17. Frederick Levy says:

    The Kohanim are not a religious sect. The name merely relates to the name ascribed to the level of priesthood. My friend, a ‘Kohan’, and an observant Jew has regularly been to the Science Museum with me, a ‘levi’. Those who wish not to go because of being a Kohan, are likely to be ultra Orthodox and represent a minority (1,200) of a minority (250,000) UK jewry.

    Whilst I do think that the idea is a bit disproportionate, it would be worth correcting the above article as it’s not factually correct. Worth looking at myjewishlearning or happy to write something.

  18. Ghislain says:

    Does this mean they cannot enter the British Museum with all it’s Mummies?

  19. Simon Roffey says:

    If “the Kohanim are prohibited from being in buildings that contain human corpses” does that mean they can never enter a hospital??

    • Sarah says:

      It depends on the building design, but it does sometimes present a problem for them. These things are really complicated and not new.

  20. Hadenough2023 says:

    We should not pander to this ridiculous religious extremism regardless of faith. Furthermore pandering to religious extremism on the taxpayer’s pocket.

    This reminds me of when Police were jumping into London Canals to retrieve copies of the Qur’an.

    Besides on planes this Sect
    deems it fine to wear a plastic sheet as a barrier for this “problem” why can’t they buy them to put under their hats as a solution while riding the tube?

    Because it is all about a display of power! Don’t believe me look at the Hasidic voting blocs in NYC.

  21. Raymond-Kym Suttle says:

    As an atheist I find ALL religious doctrines absurd. Religious people claim to believe in an omnipotent, omniscient, omnipresent deity but think this all-powerful being wants them to do absurd things to prove their sanctity or loyalty? If this all powerful being isn’t capable of forgiving them for the ‘transgression’ of walking through a tunnel then it’s not a very powerful entity, is it? It’s always interesting that human gods seem to get offended by the same things as the humans who get upset about things they CHOOSE to take offense over.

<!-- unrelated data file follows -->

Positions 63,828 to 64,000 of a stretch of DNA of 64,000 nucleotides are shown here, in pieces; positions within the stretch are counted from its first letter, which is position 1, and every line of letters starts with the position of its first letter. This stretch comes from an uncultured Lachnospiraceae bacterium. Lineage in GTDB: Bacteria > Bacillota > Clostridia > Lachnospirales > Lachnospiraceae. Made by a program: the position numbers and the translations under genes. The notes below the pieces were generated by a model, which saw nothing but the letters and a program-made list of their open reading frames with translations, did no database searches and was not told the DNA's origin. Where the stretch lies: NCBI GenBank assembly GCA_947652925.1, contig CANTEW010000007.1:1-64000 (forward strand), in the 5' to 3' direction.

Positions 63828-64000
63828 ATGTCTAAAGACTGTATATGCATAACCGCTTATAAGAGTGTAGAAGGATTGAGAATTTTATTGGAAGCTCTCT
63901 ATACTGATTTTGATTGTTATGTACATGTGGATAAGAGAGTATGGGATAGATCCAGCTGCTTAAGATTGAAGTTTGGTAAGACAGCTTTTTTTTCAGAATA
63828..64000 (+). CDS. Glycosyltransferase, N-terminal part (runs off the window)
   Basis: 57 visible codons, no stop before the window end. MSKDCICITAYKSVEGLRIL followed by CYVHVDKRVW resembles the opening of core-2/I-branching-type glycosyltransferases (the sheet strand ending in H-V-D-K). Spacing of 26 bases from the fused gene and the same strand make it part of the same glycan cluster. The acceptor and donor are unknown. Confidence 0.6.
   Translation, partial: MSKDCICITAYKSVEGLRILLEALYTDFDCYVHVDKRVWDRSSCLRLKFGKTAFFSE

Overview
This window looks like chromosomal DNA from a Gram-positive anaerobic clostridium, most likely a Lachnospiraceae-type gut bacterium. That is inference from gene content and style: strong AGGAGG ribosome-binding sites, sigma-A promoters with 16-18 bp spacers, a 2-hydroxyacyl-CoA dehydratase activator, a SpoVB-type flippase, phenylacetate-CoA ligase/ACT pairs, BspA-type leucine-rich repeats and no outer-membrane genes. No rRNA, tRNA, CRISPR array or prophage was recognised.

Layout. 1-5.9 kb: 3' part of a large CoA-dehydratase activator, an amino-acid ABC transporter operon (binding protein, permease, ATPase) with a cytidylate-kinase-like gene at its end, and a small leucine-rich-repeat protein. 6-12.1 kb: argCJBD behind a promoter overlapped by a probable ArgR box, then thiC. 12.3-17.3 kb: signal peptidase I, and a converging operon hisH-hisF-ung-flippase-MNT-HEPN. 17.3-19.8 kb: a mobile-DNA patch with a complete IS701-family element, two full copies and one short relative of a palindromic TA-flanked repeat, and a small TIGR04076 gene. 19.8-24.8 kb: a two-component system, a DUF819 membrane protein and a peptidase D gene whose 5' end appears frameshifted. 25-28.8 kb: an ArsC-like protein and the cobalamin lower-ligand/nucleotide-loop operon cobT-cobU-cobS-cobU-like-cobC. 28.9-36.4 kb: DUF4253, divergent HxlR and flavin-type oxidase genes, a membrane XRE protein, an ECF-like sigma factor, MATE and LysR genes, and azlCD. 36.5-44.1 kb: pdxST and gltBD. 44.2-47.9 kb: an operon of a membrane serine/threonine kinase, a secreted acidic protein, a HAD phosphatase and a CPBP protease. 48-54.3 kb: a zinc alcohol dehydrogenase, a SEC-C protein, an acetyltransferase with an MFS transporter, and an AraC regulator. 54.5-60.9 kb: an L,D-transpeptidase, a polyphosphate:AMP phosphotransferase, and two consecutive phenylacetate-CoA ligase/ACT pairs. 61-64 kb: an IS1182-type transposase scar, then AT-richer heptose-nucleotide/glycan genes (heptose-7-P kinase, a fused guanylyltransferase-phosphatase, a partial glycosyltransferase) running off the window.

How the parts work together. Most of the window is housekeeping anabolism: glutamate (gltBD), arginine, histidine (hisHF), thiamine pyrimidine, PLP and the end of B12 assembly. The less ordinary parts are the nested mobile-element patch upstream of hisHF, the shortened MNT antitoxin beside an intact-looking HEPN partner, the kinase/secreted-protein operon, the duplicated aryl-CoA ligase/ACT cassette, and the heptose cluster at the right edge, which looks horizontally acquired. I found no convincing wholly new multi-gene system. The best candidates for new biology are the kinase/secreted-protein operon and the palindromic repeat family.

My biggest question is: that tunnel & that building has been there a LONG time. Why is this only a problem now? Just as I, as a vegetarian working near the meat packing district couldn’t cope with the slaughtering of animals & thus took a longer route home, if they feel they can’t use that tunnel or tube line, that’s their CHOICE. An easier solution would be just to stop believing nonsense. What’s going to happen to them? Has anything adverse EVER happened to anyone walking through that tunnel as a result of their being skeletons in the building above? If it was nuclear waste I could understand! I long for the end of ALL religious superstitions!

  22. Sarah says:

    Why does it need to be black? Maybe the same thing in a different colour would be less visually intrusive while serving the purpose?

    I hate how so many commenters think this is about religious people looking for power or to make things harder for others when it’s really as small accommodation proportional to the difficulty of not being able to use the Tube.

    If it’s about taxpayer money, why can’t those who requested it pay for it? The problem is permission not funding.